11 Jul

 A fish jumps in the water, thwacking against the glass like surface, sending ripples alongside the boat. Without thinking, I plunge my hand and wrist into the water. If you cool your wrist, it cools the entire body. Grandmas words come back to me now, in the strangest time. Who knows what’s underneath the surface, in the night, but whatever creature lurks there compares little with what feels like ice cubes traveling through my bloodstream. Loons cry in the distance. I can see the beach now. It’s desolate, except for a few other boats tied to the dock, and the lights from the house, a little ways up the road. Soon the boat scrapes against the grainy sand, and I step out, feeling the sand imbetween my toes, and the water up to my knees.

To Tod, she looked odd: dressed in overalls, hauling a boat up onto the shore, and, at this hour, all alone. Dark, bedraggled hair, almost black in the moonlight and no shoes. He watched as she easily flipped the boat over, in case it rained, he guessed. He even wondered if he should say anything to her. He might scare her. But, she didn’t look the type that scared easily. Hadn’t she, after all, just rowed across an entire lake, practically in the middle of the night, all by herself? It was curious, if not downright weird. From his place on the grass, right before it smoothed into sand, he knew she wouldn’t be able to see him.

Now that I’m here, on this side of the lake, I wonder what I was thinking to come here. Up the road, light floods out from the windows, and in them, people stand drinking and talking and laughing. It’s very merry inside. Alongside the dock, miles of beach stretch into the distance. Just beach, strewn with shells and driftwood, bordered with forests of grass, silver in the wind. How different this side of the lake! How lonesome.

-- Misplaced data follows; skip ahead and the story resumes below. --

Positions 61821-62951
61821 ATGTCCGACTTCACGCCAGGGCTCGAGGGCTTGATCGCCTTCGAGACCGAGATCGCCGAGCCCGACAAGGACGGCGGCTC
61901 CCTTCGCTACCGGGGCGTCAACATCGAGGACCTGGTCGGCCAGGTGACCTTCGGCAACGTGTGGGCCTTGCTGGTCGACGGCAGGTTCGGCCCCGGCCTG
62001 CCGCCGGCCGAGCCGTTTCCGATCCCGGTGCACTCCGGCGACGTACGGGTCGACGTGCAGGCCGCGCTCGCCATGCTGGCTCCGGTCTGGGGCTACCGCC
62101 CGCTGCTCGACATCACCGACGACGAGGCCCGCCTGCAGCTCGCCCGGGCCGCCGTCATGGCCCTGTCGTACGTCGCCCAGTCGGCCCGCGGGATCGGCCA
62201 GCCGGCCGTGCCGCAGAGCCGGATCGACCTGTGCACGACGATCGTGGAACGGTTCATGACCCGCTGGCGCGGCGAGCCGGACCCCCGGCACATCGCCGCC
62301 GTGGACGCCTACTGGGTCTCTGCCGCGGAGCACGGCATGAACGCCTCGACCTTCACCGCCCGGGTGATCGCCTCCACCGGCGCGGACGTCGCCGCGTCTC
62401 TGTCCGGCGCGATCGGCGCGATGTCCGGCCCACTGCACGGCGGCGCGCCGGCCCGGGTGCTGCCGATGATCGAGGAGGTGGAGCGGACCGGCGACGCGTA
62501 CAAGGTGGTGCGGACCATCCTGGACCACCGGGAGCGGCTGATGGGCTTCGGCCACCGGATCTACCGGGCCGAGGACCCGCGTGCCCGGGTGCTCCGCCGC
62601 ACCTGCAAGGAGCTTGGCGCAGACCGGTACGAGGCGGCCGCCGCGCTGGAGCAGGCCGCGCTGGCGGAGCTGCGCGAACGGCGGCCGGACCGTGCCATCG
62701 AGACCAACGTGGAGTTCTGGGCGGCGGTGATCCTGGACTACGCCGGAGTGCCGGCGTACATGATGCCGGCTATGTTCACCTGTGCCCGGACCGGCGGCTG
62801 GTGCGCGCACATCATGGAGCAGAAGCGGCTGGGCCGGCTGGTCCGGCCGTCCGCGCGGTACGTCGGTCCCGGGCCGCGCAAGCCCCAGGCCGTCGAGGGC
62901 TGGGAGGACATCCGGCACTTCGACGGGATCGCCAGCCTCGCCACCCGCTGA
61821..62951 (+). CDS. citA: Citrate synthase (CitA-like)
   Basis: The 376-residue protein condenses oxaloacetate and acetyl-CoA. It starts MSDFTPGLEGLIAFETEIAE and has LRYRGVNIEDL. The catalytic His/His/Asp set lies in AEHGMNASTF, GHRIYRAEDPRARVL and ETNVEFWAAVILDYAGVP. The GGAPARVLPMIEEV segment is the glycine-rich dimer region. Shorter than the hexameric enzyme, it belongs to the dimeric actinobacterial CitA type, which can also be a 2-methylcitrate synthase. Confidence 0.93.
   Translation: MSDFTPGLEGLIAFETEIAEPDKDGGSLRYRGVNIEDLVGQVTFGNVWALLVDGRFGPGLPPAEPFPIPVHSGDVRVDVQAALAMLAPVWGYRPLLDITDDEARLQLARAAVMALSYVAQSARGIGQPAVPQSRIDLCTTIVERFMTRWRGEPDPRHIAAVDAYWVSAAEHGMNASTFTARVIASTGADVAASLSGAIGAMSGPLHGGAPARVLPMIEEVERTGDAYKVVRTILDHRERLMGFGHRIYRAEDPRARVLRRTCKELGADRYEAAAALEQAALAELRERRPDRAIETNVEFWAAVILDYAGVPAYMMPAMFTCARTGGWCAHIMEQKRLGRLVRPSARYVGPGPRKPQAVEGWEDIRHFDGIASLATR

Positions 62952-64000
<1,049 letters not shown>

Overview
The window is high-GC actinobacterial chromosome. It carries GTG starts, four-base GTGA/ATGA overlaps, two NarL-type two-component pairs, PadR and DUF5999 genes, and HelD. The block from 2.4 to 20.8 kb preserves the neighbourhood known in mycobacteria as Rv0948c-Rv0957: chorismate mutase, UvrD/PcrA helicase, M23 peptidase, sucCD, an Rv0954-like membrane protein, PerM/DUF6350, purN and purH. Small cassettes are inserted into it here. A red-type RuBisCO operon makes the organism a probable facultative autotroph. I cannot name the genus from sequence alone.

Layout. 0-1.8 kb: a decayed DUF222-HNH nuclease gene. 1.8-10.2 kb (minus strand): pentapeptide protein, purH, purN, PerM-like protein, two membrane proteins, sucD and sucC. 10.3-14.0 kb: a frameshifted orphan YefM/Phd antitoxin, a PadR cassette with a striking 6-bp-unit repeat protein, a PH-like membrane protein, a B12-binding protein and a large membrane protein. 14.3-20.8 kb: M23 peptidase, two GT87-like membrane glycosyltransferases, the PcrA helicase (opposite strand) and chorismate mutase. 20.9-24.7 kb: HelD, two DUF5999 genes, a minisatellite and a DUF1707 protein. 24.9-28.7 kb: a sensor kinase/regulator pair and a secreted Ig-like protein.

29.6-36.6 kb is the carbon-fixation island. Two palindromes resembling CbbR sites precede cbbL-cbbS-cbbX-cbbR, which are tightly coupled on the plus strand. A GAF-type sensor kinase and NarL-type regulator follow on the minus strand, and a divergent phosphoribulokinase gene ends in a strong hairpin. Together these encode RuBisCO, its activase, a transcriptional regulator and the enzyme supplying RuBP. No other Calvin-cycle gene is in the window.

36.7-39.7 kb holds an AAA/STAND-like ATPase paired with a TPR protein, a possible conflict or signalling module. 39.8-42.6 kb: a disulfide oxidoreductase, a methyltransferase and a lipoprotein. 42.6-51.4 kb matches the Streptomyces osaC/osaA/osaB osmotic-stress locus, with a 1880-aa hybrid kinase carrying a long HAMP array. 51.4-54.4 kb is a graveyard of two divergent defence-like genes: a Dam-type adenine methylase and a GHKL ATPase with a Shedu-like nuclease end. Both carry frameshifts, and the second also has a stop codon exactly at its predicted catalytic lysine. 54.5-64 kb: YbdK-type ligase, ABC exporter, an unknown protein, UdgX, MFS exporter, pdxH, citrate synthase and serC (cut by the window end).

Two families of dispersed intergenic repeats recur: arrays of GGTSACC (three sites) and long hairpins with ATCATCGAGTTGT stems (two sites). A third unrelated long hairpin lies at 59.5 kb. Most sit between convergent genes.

Tod expected her to continue toward the party, not toward him. If she continued, nose to the moon, she would walk right in front of him. She probably wouldn’t see him, but should he say something? And if he did, what? At one point, she bends down and picks up a sea shell, inspecting it before dropping it into a deep pocket. With only a few feet separating them, he stepped forward from the grass.

“Hello, there.”

“Who are you?”

“Todd Jasper. And you?

“Claire Rose.”

“All right, Claire Rose, if you tell me why you row by yourself in the middle of the night, I’ll tell you why I left the party I presume you’re going to.”

“I don’t even know you. And besides, how do you know I was going to the party.”

“I figured by the overalls.”

“Are you making fun of me?”

“I would never. Now, may I walk with you along this stretch of beach?”

“That depends.”


“On why you were hiding there, watching me.”

“Actually, I was watching the moon, though you happened along by about the middle of the lake.”

“Why did you leave the party?”

“Clostrophic, you know. Lots of questions. I don’t have many answers. Out here, it’s just space, breeze, water.”

“I rowed by myself because everyone else was asleep, and I thought it might be nice to go the party, even thought it’s…well…late.”


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